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Could cations and nonpolar substances react?


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Someone, please, tell me if it is possible cations react with nonpolar molecules. Is there any rule for it or depends on both, the cation and the molecule?

I ask this because, from what i understand, for example, in reaction of Mg (OH)2 + H2O -> Mg2+ + 2OH-, Mg2+ is ionized so is unstable (actually i think he is stable because it has 8 electrons in the layer valence, but nevertheless is charged 2+).

So, let's say i have this solution another polar substance, eg, XY, where X is more electronegative than Y. So, i thought would link to Mg2+ forming MgXY because X has a negative pole.

Then I wondered: What if the substance is nonpolar?

Thank you!

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To my limited knowledge, H+ serves every day in reactions with ethylenic compounds which are essentially nonpolar. This reaction makes much of gasoline, in refineries' alkylation units.


Magnesium hydroxide is very little soluble, but if we take NaOH as an alternative example, Na+ is just a simplified writing. As you noted, Na+ won't stand isolated because it attracts electrons and OH-.


In a polar solvent, especially water, writing Na+ and OH- only means that they can be separated by water molecules. If the water molecules are properly oriented and make a chain between both ions, there is nearly no bare charge in the solution.


A little bit more subtle: each ion has several neighbour water molecules, and these molecules aren't as strongly polarized to have one electron less at one side and one more at the other. Both effects can about compensate. In addition, every Na+ has many OH- almost-neighbours, so instead of a chain to one particular ion, it's more a a surrounding by neutralizing ions. But the net effect of polarized and oriented solvent molecules is that the ion charge isn't bare; the vicinity of solvent molecules poles reduces the local charge much and stabilizes the ion.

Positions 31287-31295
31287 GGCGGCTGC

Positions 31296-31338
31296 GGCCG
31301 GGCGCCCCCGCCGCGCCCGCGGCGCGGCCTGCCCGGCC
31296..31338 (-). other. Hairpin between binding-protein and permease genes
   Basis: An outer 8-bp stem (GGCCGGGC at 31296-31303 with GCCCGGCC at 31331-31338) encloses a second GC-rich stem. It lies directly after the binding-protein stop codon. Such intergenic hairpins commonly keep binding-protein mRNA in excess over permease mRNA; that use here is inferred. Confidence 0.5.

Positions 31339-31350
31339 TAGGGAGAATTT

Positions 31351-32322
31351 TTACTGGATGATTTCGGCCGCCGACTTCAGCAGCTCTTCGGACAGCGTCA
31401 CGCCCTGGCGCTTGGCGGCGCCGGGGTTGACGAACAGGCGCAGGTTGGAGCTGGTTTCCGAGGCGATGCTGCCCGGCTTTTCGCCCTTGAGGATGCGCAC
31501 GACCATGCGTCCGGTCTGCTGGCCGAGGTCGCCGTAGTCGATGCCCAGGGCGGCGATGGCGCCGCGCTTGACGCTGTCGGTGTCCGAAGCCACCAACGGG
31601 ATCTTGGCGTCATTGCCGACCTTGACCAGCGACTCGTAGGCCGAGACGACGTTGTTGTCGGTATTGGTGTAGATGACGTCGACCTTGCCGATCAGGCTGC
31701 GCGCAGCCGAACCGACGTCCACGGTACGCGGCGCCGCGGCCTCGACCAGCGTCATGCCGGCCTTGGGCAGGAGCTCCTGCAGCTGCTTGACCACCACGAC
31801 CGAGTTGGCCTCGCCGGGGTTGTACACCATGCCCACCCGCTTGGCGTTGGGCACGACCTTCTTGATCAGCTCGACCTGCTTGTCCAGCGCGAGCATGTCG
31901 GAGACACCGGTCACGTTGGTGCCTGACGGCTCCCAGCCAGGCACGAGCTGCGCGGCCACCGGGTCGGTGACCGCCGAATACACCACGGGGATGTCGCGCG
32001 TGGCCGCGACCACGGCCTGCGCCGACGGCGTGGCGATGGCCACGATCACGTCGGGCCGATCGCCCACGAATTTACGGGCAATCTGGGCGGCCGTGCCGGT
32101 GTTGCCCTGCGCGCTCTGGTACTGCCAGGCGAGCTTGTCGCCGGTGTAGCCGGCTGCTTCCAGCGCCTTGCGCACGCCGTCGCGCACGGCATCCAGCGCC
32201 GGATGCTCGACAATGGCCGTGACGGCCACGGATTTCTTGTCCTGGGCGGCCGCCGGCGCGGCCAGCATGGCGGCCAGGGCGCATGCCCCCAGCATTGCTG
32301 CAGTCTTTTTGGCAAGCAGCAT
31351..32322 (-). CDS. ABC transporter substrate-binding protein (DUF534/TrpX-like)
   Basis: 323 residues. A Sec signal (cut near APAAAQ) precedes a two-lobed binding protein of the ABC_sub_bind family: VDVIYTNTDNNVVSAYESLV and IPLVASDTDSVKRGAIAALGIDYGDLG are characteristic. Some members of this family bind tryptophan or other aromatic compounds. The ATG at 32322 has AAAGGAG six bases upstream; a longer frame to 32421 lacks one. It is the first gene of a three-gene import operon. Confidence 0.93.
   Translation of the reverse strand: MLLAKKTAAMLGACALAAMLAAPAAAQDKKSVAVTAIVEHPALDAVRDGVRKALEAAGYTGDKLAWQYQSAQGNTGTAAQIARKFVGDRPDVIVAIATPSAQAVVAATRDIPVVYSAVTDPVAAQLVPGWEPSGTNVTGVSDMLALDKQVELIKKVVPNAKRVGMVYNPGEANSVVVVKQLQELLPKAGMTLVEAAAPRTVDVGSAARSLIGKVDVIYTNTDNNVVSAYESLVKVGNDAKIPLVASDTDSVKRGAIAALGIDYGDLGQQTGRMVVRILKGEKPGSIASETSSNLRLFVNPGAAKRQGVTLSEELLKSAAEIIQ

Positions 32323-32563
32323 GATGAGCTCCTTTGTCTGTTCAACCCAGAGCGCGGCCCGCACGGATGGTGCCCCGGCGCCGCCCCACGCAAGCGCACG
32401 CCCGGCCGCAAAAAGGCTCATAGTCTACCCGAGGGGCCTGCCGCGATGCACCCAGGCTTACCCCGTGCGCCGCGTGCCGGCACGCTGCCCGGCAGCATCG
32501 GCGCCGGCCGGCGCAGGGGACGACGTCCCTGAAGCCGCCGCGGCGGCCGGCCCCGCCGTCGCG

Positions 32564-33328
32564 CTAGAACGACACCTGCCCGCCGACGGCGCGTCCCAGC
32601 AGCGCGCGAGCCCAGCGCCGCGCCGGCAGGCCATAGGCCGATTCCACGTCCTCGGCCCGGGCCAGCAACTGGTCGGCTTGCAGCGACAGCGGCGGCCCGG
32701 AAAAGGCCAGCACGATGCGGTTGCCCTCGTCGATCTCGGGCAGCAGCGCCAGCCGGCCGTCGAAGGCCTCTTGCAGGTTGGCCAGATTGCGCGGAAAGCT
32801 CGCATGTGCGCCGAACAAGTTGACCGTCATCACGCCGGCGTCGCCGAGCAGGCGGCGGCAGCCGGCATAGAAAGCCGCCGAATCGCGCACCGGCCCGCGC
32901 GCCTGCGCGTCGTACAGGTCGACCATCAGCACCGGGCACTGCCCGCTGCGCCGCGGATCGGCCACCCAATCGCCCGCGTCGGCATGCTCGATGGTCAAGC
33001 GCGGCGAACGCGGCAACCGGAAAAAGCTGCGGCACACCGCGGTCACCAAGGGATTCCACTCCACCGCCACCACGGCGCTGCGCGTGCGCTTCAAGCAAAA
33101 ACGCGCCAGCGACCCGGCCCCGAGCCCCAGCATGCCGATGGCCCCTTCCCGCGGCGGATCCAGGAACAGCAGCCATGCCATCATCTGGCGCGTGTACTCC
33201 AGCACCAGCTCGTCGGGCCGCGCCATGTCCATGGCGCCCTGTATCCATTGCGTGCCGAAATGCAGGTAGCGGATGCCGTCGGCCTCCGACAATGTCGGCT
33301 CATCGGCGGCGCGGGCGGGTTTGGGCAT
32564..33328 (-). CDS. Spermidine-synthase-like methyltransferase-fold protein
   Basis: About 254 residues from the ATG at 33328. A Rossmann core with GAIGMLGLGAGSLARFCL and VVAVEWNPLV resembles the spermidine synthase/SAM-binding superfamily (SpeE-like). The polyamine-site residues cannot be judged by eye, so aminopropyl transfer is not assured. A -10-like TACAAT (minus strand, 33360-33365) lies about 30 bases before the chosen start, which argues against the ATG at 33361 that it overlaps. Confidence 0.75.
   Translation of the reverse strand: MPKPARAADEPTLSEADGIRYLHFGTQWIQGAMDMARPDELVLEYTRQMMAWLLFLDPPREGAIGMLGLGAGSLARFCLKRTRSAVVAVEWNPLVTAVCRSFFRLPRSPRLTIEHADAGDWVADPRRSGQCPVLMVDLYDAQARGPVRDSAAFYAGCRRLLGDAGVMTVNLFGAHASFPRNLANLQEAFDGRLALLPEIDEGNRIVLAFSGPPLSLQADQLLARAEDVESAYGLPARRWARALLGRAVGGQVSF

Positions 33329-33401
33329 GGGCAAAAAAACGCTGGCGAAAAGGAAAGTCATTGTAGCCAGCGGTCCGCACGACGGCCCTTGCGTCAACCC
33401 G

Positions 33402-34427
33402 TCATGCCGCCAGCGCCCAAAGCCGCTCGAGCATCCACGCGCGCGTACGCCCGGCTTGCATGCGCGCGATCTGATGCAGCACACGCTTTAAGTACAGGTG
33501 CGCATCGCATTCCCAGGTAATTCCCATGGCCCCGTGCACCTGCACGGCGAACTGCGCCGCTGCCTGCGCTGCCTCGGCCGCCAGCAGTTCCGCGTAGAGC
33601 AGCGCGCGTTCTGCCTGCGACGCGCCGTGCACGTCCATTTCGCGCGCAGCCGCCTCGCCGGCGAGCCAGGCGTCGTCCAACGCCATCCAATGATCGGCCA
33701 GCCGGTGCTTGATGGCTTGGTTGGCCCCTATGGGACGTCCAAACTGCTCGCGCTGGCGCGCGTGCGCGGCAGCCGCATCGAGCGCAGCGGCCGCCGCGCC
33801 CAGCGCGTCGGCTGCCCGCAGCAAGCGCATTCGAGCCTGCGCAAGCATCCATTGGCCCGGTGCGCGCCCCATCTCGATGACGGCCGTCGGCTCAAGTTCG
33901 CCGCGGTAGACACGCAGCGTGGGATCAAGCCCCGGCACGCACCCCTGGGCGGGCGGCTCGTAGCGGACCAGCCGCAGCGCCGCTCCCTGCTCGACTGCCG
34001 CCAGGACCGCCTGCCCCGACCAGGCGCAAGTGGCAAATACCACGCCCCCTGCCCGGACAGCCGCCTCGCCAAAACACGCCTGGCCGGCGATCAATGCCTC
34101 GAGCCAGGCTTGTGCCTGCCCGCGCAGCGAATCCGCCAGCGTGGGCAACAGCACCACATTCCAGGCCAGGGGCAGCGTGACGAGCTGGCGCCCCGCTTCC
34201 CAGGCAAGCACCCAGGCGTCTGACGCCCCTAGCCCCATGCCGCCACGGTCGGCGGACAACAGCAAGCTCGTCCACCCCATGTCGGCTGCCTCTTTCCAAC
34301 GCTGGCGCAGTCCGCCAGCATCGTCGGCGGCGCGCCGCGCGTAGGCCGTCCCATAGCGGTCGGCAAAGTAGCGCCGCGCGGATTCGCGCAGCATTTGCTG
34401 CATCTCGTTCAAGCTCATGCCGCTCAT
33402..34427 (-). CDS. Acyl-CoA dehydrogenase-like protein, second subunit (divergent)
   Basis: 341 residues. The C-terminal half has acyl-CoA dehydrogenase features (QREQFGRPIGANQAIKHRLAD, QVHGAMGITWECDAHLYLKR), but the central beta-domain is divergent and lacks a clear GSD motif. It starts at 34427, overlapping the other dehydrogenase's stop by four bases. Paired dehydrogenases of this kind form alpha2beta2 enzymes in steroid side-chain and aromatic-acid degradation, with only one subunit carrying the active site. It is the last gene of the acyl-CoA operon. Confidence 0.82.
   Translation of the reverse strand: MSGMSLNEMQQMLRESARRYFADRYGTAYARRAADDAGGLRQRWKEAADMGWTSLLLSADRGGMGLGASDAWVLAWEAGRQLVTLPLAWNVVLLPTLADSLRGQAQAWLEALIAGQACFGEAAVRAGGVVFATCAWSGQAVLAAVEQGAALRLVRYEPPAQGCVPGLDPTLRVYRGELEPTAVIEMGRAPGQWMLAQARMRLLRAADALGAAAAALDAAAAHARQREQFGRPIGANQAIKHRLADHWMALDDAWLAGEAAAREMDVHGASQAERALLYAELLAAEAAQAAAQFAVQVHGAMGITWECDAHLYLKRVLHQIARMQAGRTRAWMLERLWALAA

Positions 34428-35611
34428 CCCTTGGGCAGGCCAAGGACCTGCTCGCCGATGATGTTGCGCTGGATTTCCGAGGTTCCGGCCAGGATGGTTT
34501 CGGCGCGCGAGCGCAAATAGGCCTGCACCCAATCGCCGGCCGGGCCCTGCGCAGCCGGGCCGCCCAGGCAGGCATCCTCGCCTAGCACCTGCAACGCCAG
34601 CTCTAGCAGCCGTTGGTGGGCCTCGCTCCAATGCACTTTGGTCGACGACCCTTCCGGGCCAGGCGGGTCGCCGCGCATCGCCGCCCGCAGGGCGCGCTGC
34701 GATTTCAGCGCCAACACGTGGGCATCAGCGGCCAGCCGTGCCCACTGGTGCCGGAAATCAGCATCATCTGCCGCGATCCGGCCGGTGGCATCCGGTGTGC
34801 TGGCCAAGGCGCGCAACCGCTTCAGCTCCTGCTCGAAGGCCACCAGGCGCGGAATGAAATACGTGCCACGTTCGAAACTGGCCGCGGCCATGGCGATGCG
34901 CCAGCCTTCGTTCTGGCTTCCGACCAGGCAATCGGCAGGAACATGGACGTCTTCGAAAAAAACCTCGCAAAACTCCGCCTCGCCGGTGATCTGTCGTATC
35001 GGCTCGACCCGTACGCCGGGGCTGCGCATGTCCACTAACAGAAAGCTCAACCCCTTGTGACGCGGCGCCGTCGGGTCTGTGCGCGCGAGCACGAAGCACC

In an "ionic" crystal, say NaCl, each Na+ is surrounded immediately by many Cl-, so that any charge acts over a tiny distance, and the energy of the electric field is small. Here neither, ions are isolated - a situation that would have demanded much energy as you noticed. In a crystal, ions and their orbitals touch an other, so that I even wonder whether it makes sense to tell if the electrons have passed from one atom to the other.


Let's see what chemists say.

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Thank you very much for your answers, guys.


A guy said to me that "the Mg2+ ion is not unstable, least not in solution. It is it's favored oxidation state which is why all natural forms of Mg involve it being in the +2 state".


Ok, i think what he said is Mg2+ is not unstable because he has eight electrons in valence shell. yet he is charged(2+) so if there is in the solution anions i believe he will react with this anions. I just don't understand this part: "at least not in solution" and what means "favored oxidation state".

Edited by amanda.castro
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At normal temperature, isolated ions don't form in significant amount. They attract electrons to neutralize.


In a polar solvent, especially water, ions can separate from the carriers of the opposite charge. Thanks to its polarization, water permits the cations and anions to coexist. Though, it needs willing anions: magnesium chloride is soluble, the oxide isn't.


Two electrons because this is magnesium's valence. With simple atoms (not transition metals), the outermost shell participates in chemical reactions, the deeper ones don't. Well, that would be if chemistry were simple; for instance xenon can make compounds despite its complete outer shell. Also, many elements have several valences, like 2 and 4 for carbon.




I wrote "I wonder whether it makes sense to tell if the electrons have passed from one atom to the other" and yes, it makes sense.


Anions and cations in a solid use to touch an other so that one can't tell whether the electrons in between pertain to one or the other atom, but it makes a difference nearer to the nuclei. And in a solid, anions and cations do carry a charge, as ceramic capacitors show. The displacement of Ba2+ or Zr2+ between two positions in (Ba, Zr)TiO3 induces a charge flow at the capacitor's terminals, so Ba and Zr don't displace as many electrons as protons.

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